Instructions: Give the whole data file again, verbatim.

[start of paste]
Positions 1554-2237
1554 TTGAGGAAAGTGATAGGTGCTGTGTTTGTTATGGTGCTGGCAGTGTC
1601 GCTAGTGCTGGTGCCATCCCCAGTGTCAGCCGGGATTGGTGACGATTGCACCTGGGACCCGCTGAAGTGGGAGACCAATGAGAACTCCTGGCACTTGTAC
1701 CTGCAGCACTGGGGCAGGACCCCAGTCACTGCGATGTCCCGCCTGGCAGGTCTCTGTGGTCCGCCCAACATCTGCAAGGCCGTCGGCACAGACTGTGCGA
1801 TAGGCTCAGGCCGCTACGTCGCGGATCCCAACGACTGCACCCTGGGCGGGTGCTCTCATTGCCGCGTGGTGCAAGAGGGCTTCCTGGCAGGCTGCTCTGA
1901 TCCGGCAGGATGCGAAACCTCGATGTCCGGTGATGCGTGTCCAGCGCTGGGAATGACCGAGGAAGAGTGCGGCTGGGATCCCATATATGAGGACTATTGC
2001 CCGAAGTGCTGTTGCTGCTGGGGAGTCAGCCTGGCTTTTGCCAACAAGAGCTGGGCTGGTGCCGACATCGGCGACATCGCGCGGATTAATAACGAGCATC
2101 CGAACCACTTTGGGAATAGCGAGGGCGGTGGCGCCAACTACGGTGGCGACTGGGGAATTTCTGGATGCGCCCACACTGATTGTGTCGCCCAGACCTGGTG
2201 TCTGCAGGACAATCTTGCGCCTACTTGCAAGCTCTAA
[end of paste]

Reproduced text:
Positions 1554-2237
1554 TTGAGGAAAGTGATAGGTGCTGTGTTTGTTATGGTGCTGGCAGTGTC
1601 GCTAGTGCTGGTGCCATCCCCAGTGTCAGCCGGGATTGGTGACGATTGCACCTGGGACCCGCTGAAGTGGGAGACCAATGAGAACTCCTGGCACTTGTAC
1701 CTGCAGCACTGGGGCAGGACCCCAGTCACTGCGATGTCCCGCCTGGCAGGTCTCTGTGGTCCGCCCAACATCTGCAAGGCCGTCGGCACAGACTGTGCGA
1801 TAGGCTCAGGCCGCTACGTCGCGGATCCCAACGACTGCACCCTGGGCGGGTGCTCTCATTGCCGCGTGGTGCAAGAGGGCTTCCTGGCAGGCTGCTCTGA
1901 TCCGGCAGGATGCGAAACCTCGATGTCCGGTGATGCGTGTCCAGCGCTGGGAATGACCGAGGAAGAGTGCGGCTGGGATCCCATATATGAGGACTATTGC
2001 CCGAAGTGCTGTTGCTGCTGGGGAGTCAGCCTGGCTTTTGCCAACAAGAGCTGGGCTGGTGCCGACATCGGCGACATCGCGCGGATTAATAACGAGCATC
2101 CGAACCACTTTGGGAATAGCGAGGGCGGTGGCGCCAACTACGGTGGCGACTGGGGAATTTCTGGATGCGCCCACACTGATTGTGTCGCCCAGACCTGGTG
2201 TCTGCAGGACAATCTTGCGCCTACTTGCAAGCTCTAA